Getting SEO Data from the Rank Ranger API using Python

APIs can often be quite intimidating for SEO professionals, especially for those more accustomed to working in Microsoft Excel. While Rank Ranger provides easy-to-follow documentation, I’ve written this guide to provide you with the Python code so that you can literally copy-paste the code to get started immediately.

The Rank Ranger API offers many capabilities from two main APIs:

  • Reporting: managing and extracting data on clients you’re tracking data within your Rank Ranger account
  • Search: competitive intelligence such as the SERPs with features

We’ll be focusing on getting data on your:

  • Package ID number (required to get data from the rest of the API)
  • Campaigns that you’re running
  • Keywords (within a campaign)
  • Rankings (for your keywords)

You’ll notice in each section there are quite a few steps that we explain to help you understand what the Python code is doing so you can learn a little Python on the way while appreciating mini-hurdles to be overcome in getting your data!


You can assume that all of the Python code will be run within a Jupyter notebook locally on your machine, however, the code should also run in Google colab notebooks also.

We start by importing our libraries:

You’ll need your API token which is generated under Settings > API & Connected Apps to replace the fictitious API token below:

api_token = ‘12345-x1234abcd12345abcdefg0xyz1h2a3seo’

Package ID number 

Once the Python library packages are imported and the api token variable is set, we’re ready to start using the API:

First we build and make the request of which the result is saved to an object called ‘r’. The request ‘r’ is the API URL we called includes the API URL, the ‘packages’ API endpoint (highlighted in yellow), the api key and the output which is set to json:

We print ‘r’ so we can see whether the API call managed to connect (or not):


Below we get a 200 response which is a good sign:

<Response [200]>

Now we want to unpack the contents of the API response by using the ‘.text’ attribute of ‘r’ in combination with the pandas (pd) read_json() function. This will be saved into a new variable called ‘packages_output’:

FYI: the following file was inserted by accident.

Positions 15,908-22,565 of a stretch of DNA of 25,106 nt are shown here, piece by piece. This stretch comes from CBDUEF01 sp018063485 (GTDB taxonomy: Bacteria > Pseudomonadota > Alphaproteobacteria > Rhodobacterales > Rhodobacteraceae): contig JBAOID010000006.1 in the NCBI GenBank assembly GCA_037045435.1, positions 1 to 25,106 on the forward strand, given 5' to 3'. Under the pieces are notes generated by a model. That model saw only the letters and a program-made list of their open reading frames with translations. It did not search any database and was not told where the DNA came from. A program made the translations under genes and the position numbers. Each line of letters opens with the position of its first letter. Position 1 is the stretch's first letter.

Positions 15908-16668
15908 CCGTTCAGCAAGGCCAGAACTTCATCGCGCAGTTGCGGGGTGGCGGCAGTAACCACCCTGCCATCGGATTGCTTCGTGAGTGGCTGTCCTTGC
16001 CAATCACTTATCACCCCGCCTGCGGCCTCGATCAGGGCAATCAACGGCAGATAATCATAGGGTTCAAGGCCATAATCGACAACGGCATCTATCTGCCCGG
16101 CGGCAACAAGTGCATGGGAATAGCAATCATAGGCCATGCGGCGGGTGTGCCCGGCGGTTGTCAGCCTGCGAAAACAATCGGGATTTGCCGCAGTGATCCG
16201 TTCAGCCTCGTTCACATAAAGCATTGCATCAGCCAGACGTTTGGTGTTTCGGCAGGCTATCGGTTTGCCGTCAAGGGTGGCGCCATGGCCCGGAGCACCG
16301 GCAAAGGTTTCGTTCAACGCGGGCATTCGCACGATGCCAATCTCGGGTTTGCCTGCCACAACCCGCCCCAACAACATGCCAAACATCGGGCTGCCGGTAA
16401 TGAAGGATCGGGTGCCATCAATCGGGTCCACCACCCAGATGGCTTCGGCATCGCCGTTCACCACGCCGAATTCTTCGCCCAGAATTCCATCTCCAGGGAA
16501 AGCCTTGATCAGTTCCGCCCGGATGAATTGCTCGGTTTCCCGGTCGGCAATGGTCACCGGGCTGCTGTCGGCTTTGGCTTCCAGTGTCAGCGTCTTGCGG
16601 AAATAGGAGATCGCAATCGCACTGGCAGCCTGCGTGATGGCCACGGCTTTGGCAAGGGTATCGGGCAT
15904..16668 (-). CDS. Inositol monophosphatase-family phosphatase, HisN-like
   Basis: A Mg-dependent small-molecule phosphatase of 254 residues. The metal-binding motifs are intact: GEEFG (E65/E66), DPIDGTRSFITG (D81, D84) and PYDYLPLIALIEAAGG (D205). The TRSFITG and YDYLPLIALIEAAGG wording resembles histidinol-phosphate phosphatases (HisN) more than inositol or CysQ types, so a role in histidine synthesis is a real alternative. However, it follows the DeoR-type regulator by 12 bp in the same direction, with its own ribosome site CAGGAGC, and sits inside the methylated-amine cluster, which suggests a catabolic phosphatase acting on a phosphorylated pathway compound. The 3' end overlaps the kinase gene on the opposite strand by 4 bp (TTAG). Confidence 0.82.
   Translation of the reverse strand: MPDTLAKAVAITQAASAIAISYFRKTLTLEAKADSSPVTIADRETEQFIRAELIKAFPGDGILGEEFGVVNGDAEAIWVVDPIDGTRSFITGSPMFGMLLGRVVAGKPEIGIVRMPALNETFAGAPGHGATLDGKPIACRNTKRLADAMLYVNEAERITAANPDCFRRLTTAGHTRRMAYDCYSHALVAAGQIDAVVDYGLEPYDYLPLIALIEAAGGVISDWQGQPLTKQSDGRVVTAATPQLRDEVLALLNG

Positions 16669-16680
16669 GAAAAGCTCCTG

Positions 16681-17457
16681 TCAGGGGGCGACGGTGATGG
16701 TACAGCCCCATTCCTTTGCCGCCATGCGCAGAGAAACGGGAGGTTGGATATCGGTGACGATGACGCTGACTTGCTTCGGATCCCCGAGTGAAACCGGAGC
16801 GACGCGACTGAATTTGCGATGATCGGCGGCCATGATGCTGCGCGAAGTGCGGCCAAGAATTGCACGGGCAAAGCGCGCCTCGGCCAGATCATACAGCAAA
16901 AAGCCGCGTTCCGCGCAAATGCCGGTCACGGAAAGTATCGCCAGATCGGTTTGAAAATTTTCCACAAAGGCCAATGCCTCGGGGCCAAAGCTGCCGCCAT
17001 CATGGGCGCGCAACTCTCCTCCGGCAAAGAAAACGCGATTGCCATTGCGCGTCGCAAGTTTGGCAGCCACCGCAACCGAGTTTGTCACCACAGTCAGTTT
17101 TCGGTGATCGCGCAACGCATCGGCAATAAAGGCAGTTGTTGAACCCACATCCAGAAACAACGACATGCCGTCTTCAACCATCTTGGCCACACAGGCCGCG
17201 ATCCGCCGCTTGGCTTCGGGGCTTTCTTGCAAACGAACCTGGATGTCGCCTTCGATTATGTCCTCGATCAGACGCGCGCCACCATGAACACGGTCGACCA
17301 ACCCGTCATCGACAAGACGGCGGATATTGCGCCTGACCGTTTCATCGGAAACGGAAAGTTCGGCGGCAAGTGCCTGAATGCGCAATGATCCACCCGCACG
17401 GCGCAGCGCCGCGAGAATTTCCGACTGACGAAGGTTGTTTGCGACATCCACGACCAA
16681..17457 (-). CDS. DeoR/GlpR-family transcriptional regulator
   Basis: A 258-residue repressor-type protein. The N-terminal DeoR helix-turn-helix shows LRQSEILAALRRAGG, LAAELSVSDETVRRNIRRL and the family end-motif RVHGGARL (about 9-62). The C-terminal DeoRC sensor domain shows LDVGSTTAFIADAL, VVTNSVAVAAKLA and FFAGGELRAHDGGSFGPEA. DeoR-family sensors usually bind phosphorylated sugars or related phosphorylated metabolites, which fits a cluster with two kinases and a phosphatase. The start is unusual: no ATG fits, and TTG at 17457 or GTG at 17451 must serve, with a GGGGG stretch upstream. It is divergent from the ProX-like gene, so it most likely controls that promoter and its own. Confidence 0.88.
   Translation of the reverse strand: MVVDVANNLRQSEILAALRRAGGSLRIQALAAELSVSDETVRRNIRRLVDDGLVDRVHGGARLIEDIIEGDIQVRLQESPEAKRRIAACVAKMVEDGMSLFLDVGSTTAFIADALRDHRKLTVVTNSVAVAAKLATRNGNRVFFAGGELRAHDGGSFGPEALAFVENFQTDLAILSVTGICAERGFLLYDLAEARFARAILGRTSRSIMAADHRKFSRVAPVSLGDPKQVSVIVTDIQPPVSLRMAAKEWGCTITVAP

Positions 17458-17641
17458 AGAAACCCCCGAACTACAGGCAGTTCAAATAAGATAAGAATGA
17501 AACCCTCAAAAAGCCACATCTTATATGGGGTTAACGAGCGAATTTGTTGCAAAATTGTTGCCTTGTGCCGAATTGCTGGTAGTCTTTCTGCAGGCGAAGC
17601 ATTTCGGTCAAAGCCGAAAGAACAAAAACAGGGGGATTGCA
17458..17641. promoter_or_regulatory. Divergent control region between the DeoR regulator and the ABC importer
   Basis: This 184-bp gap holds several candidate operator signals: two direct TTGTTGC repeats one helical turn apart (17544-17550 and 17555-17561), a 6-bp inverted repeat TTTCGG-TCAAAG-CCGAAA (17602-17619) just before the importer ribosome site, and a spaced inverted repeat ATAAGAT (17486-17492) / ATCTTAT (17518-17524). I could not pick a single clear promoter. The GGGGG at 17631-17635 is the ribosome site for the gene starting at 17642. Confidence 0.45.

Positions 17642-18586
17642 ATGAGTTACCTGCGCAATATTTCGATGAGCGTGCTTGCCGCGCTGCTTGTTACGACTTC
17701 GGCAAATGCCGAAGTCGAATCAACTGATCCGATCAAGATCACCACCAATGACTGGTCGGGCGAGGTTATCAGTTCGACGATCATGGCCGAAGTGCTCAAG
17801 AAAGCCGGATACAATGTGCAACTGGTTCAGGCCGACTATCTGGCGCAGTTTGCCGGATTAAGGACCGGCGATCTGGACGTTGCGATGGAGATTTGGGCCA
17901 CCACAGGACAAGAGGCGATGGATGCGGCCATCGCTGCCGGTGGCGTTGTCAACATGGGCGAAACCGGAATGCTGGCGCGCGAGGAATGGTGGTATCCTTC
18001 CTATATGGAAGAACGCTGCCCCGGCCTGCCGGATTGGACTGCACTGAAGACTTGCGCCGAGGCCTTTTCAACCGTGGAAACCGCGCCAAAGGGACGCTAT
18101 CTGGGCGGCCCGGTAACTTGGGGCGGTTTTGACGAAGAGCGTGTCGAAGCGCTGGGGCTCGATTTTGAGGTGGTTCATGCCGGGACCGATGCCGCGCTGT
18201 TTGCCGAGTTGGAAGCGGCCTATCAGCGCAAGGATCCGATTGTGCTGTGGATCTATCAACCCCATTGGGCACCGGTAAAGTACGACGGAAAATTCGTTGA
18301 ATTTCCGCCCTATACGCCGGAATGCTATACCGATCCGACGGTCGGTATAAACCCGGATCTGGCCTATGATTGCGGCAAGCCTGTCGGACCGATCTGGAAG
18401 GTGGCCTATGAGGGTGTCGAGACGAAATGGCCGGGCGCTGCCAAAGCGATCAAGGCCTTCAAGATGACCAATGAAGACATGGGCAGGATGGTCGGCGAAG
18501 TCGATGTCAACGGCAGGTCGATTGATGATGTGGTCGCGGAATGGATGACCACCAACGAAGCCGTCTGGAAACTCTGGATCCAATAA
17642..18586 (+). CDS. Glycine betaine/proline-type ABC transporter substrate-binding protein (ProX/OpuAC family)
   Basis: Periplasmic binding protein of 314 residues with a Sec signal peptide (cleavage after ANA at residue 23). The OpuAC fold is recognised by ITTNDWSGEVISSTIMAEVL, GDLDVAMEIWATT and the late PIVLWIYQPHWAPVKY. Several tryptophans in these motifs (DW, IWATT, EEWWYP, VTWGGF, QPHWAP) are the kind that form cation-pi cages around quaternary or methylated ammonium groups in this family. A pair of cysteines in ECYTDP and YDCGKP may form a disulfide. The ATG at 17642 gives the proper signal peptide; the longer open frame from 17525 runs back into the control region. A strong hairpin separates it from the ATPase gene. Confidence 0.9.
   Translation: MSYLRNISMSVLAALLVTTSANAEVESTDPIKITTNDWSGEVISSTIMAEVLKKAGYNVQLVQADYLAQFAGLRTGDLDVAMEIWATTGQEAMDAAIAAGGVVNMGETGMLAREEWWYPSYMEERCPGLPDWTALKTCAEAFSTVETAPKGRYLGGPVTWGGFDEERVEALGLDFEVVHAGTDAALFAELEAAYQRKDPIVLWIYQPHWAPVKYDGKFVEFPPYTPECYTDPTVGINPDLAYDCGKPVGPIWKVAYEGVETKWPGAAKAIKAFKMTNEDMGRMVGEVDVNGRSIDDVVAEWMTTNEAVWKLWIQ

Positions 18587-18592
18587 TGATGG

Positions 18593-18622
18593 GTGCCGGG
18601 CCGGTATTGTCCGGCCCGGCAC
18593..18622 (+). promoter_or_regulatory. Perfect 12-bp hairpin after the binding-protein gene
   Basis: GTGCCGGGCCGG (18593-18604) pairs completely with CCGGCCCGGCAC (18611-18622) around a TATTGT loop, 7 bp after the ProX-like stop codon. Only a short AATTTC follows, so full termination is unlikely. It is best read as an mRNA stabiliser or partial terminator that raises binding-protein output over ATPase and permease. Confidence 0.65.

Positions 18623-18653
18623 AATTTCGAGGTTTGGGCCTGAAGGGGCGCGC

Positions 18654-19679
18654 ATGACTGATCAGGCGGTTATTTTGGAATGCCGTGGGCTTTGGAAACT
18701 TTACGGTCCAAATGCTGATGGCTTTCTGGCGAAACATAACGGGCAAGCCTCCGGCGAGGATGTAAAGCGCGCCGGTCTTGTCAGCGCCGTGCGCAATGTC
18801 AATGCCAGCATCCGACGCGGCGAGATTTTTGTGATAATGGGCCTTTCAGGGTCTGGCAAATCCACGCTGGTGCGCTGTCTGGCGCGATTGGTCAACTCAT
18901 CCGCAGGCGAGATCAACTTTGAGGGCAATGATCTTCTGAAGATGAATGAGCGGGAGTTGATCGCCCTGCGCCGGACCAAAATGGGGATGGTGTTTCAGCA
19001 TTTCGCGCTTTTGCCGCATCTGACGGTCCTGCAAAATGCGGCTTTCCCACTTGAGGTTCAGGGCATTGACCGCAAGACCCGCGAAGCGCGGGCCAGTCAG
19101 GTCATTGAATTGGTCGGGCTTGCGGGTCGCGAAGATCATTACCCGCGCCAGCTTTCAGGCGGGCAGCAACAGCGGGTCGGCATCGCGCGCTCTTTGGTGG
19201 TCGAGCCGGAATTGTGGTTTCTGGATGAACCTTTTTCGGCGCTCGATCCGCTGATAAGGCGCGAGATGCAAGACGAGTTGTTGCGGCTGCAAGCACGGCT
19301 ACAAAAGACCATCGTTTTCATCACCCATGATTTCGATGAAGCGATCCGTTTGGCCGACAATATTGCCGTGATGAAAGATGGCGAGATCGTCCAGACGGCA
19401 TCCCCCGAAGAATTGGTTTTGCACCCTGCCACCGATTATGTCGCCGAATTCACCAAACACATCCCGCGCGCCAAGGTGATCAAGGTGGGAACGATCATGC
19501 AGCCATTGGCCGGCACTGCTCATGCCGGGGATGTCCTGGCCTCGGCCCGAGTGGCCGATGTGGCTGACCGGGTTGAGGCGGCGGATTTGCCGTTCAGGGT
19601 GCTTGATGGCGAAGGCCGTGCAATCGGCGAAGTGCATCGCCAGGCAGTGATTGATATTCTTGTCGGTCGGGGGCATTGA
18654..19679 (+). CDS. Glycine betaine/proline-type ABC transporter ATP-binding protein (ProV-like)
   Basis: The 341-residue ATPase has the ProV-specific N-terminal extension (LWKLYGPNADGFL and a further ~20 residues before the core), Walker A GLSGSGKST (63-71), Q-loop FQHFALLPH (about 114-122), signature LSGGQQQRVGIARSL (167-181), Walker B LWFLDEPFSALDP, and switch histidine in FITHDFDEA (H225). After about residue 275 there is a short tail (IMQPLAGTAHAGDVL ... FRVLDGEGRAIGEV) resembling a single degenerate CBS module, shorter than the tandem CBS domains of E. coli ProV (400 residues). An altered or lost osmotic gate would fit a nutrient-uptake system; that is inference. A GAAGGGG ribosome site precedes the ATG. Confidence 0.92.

packages_output = pd.read_json(r.text)

To make the json output parseable, we’ll convert it to a list using the to_list() function:

packages_list = packages_output[‘packages’].to_list()

Using print we can see what it looks like:


Example output is shown below with the package ID number highlighted:


Once you have your Package ID which in the above example is printed out as ‘87321’, you can start seeing what campaigns you have to extract data from. We’ll start by setting the packages_id variable:

packages_id = ‘87321’

Then we’ll build the request, this time using the ‘package_campaigns’ endpoint:

As before we’ll unpack the API response using read_json, convert to a list and print the results:

Again we have a fictitious list to demonstrate what the output would look like:

Note that the output lists all the campaigns by their campaign id, name, the domain and the search engine targeted.


Let’s get the keywords from the Slate Safety campaign which will use the get_campaign_info API endpoint and the desired campaign id set below:

You’ll see from the keywords_output that you get all kinds of information such as the domain, number of keywords, the keywords themselves, domain, search engine etc:

As usual, we’ll convert the output to a list:

keywords_list = keywords_output[‘result’].to_list()

Then to get the keywords we simply need the 6th element of the list by passing in ‘5’. The reason we pass in 5 and not 6 is because Python uses zero-based indexing where 0 is counted as the 1st position in any list: